In 2017, rapper $not was charging 20 bucks for a guest verse. Three years later, he's signed to 300 Ent. and he doesn't have to do features anymore — let alone charge for them. He laughs over Zoom when asked about this tweet from 2017, when he announced to the world that he was seeking out people to pay for his voice on their songs. The 22-year-old rapper has no clue how that tweet resurfaced, and he sounds slightly sheepish as he explains why it came back up. "You can put in a phrase with my name or whatever," he says, laughing. "They must have been looking to find out how much my features cost. They saw that I'd tweeted $20 for a feature and they were just going crazy."
Born Edy Edouard, $not is that elusive rapper that you can't quite place, but you know that you've heard of him, probably for one of three reasons. First, he's almost never seen without a hoodie tied so tight that it looks like it cuts off blood circulation. This fashion statement has become his signature look. Second, Billie Eilish has given him an infinitely valuable cosign that, along with his song "Billy Boy" getting placed on the official Euphoria soundtrack, has unlocked a massive deluge of Gen Z fans to serve as soldiers in his stan army. And third, his music is formless and constantly morphing into Rorsarchs made of surging raps and delicate, earworm-y melodies. If you haven't heard "Gosha" or the recently released "Revenge," they'll be instantly familiar yet mysterious — probably because an 18-year-old was blasting them from their car speakers nearby and screaming the lyrics at the top of their lungs.
No matter how you heard of $not, his fandom is growing, especially with today's release of his video for "Mean" featuring Flo Milli, from his upcoming project Beautiful Havoc. Havoc comes hot on the heels of his debut mixtape Tragedy earlier this year, and listeners have been clamoring for it.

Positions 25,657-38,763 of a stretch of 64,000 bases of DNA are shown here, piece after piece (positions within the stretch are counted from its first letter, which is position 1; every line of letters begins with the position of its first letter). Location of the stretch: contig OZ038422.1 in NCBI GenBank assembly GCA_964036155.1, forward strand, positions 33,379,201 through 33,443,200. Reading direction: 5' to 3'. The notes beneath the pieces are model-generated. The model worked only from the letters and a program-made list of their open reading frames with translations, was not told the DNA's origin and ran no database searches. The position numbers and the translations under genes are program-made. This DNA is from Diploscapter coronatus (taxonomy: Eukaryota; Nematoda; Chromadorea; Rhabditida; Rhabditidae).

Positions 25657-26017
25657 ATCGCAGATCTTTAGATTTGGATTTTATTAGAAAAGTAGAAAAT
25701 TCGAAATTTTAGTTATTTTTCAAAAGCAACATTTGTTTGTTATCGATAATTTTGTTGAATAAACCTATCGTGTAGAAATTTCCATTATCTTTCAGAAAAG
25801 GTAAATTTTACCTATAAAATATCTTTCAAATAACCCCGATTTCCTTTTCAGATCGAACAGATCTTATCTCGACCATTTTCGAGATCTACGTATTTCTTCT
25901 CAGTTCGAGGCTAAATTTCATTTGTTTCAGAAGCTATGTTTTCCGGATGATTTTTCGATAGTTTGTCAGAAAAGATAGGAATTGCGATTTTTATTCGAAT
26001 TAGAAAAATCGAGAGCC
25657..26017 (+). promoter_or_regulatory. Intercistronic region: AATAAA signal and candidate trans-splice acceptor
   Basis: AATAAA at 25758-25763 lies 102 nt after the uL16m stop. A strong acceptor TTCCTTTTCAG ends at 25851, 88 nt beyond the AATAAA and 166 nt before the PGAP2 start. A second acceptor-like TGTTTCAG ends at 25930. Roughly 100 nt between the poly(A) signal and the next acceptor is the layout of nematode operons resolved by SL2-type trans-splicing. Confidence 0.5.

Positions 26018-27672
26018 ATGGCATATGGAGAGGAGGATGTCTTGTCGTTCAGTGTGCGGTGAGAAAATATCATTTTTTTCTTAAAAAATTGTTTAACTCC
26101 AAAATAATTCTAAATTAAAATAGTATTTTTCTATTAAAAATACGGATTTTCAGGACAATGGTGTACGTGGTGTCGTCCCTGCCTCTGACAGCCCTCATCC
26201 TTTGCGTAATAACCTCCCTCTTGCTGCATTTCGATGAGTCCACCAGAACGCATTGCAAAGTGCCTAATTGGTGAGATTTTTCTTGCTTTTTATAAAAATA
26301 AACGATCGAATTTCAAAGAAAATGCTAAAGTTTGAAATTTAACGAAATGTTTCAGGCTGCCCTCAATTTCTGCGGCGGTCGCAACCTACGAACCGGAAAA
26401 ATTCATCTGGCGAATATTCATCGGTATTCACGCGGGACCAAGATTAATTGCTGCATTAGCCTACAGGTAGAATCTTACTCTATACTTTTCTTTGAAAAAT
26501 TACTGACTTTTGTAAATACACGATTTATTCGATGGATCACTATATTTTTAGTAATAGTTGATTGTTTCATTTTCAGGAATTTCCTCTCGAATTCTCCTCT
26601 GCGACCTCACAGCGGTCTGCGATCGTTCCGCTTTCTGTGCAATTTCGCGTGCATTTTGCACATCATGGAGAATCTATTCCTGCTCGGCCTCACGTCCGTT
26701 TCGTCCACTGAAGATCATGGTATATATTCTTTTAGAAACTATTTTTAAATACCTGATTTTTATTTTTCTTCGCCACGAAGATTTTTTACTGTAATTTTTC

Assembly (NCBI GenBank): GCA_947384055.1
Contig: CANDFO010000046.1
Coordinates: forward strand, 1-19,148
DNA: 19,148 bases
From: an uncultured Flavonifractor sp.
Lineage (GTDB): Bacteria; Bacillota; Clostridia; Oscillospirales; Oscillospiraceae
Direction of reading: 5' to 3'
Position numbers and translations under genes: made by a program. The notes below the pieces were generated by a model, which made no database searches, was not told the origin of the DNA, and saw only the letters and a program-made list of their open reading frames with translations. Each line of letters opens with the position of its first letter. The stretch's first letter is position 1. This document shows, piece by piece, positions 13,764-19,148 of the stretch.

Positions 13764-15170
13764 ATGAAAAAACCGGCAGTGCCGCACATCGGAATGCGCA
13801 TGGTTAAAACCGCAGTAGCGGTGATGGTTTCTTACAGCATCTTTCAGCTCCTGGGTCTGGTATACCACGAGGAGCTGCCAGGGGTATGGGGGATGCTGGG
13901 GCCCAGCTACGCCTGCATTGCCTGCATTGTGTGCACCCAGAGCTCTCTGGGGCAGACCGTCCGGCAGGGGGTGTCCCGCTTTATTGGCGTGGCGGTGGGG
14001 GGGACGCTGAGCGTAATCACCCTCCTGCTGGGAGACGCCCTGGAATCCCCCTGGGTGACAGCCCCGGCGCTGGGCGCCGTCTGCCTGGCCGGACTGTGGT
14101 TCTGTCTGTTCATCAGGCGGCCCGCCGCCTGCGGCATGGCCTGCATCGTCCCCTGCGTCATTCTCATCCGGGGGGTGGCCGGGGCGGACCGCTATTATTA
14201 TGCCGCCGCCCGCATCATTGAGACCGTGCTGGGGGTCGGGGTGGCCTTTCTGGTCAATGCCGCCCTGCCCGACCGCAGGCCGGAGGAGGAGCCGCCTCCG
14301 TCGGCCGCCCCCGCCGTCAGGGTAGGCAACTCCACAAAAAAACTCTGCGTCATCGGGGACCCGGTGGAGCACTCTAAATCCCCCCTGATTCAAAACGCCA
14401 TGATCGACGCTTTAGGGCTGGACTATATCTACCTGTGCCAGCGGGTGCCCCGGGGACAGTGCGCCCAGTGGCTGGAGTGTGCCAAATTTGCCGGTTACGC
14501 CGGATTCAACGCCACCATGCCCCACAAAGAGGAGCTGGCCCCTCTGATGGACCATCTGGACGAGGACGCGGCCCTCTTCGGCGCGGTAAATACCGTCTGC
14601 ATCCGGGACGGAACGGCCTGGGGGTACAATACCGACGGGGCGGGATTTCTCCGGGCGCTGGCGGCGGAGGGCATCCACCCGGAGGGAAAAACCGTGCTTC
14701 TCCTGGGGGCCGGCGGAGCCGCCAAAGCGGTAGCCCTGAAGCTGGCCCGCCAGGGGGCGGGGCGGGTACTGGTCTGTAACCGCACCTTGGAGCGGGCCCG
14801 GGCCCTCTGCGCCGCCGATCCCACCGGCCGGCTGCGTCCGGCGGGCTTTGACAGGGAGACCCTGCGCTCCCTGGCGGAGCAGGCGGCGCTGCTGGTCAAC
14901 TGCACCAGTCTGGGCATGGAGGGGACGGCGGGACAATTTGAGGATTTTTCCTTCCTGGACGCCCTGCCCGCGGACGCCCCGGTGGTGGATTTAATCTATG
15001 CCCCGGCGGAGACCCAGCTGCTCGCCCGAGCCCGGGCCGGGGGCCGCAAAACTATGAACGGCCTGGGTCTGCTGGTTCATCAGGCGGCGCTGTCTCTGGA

Beautiful Havoc is pensive, violent, and emotionally conflicted, attaching itself to the world of the past, the present, and the future. With its whirlwind of identities and feelings, it feels symbiotically connected to Tragedy. $not confirms that this connection isn't too far of a stretch. "After a tragedy in life, there's another, beautiful side to it," he says. "On here, I try to find the beautiful in every ugliness."
PAPER caught up with $not to talk about Beautiful Havoc, its recording process and what brings him happiness right now. That conversation, below, has been lightly edited for clarity.
You released Tragedy earlier this year, and now we have Beautiful Havoc. Why is it here so soon?
Because of the pandemic. I was going to go on tour for Tragedy, but then the whole fucking pandemic hit and fucked everything up. So, I said, "Fuck it. Drop another album."
How would you define Beautiful Havoc?
It's like, you find the beautiful in every havoc. It's similar to my last album, Tragedy. After a tragedy in life, there's another, beautiful side to it. On here, I try to find the beautiful in every ugliness.
What was the creative process like for the project? Did you record the entire thing after Tragedy?